Diagnose and Overcome a Network Connectivity Problem

By: PsychoTeddy
December 20, 2010

It is one of the most frustrating things that can happen to anyone.  Plugging in your computer expecting to see a nice, shiny, welcome homepage with arms outstretched, you have the door slammed in your face with the task bar shouting that it cannot find a network connection.  Enfuriated, you begin contemplating ways to send the infernal object of torment perched upon your desk to the very lowest, hottest place in Hades. 

Not to fret, following some of the guidelines in this guide, I hope to have you back up and running in no time.

99% of all network problems are caused by two things:

1. Bad configuration

2. Bad components


I know that these steps may seem elementary but even the pros make these mistakes from time to time.  Make sure that your router, modem, and laptop are plugged in an appear to be working before going through this list.  You may spend hours trying to find the problem when you've overlooked the fact that your dog chewed through your ethernet cable and nothing has gone horribly wrong in the first place.

I. Configuration:

Configuration settings can be both the easiest and most difficult route to solving your networking woes.  From something as simple as a static IP left in the settings menu, to discovering a DNS hi-jacking, it covers a wide range of possibilities. 

A. IP Addressing Problems

IP address conflicts and misconfigurations are the most common source of network connectivity problems.  Inexperienced users and network gremlins have a nasty habit of going in and changing settings that can have a strong impact on how networks operate and perform.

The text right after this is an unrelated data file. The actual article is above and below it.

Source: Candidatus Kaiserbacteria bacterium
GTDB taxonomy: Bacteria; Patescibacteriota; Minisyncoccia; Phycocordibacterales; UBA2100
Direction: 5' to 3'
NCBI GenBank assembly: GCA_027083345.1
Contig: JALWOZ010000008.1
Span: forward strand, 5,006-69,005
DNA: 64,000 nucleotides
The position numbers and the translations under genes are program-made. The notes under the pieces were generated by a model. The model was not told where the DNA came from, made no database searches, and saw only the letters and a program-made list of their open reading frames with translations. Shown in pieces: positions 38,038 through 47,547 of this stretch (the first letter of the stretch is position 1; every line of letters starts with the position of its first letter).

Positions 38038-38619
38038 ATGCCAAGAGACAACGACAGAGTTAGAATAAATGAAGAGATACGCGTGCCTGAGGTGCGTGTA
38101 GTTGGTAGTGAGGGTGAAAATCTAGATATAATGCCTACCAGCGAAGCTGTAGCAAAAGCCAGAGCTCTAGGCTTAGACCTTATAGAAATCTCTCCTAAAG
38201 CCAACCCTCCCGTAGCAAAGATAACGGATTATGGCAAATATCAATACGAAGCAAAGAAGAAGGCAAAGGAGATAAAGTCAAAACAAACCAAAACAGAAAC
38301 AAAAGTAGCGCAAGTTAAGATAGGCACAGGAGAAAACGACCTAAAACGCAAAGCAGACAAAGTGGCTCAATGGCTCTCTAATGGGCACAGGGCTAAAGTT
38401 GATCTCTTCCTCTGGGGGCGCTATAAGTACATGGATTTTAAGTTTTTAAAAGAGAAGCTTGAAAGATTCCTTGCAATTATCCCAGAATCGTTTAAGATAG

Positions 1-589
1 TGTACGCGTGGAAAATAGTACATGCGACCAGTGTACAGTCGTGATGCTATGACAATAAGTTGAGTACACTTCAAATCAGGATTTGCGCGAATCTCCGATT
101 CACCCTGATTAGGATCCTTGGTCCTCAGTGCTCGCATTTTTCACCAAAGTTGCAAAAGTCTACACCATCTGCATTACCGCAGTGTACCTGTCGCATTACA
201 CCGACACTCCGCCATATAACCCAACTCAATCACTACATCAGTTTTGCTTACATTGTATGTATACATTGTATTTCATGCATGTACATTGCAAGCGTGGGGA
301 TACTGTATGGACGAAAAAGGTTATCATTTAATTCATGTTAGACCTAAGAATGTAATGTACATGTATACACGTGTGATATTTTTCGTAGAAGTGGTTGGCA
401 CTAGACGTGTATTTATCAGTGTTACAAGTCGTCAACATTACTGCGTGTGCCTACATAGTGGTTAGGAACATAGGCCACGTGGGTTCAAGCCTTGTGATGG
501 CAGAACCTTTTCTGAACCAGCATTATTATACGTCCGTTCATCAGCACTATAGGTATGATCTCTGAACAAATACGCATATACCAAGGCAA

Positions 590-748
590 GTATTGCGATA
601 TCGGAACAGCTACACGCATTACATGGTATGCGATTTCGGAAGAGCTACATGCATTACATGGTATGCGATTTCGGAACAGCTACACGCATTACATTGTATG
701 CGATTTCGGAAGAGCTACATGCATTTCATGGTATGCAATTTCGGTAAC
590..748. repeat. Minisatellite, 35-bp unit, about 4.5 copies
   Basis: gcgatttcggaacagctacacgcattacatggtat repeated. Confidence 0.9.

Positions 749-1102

1. IPv6:

IPv6 is a new IP addressing scheme designed to allow for more computers on large networks.  Unfortunately, IPv6 has yet to be widely implemented and has major compatibility problems.  I generally start troubleshooting by disabling IPv6 because it is a simple, two second fix that solves the problem around 30-40% of the time in my experience.  To disable IPv6:

  • Control Panel
  • Network and Sharing Center
  • Change Adapter Settings
  • Right Click the Connection You're Using
  • Properties
  • Uncheck IPv6
  • OK

Try to connect again and see if that works.

2. Static IP Address:

Another common problem with network connectivity is almost as simple as disabling IPv6.  Some people (or programs) will setup a static IP address which forces the network to give your computer a certain address when the router refuses to (either because of network policy or because another system is using that address).

  • Control Panel
  • Network and Sharing Center
  • Change Adapter Settings
  • Right Click the Connection You're Using
  • Properties
  • IP Version 4
  • Properties
  • Automatically obtain an IP address
  • Automatically obtain DNS server addresses
  • OK
  • OK

Try to connect again and see if that works.

3. Winsock fix:

Sometimes settings behind the scenes are changed and need to be reset.  The winsock fix provides this capability.

  • Start
  • Run...
  • Type cmd
  • OK
  • type netsh winsock reset catalog
  • Enter

Try to connect again and see if that works.

4. Make Sure That Your Adapters are Enabled:

Sometimes adapters will become disabled for no apparent reason.  It just happens.

  • Control Panel
  • Network and Sharing Center
  • Change Adapter Settings
  • Right Click Your Connection
  • Enable

If the menu says "Disable", your adapter is enabled and requires no further action for this step.

5. Disable Your Firewall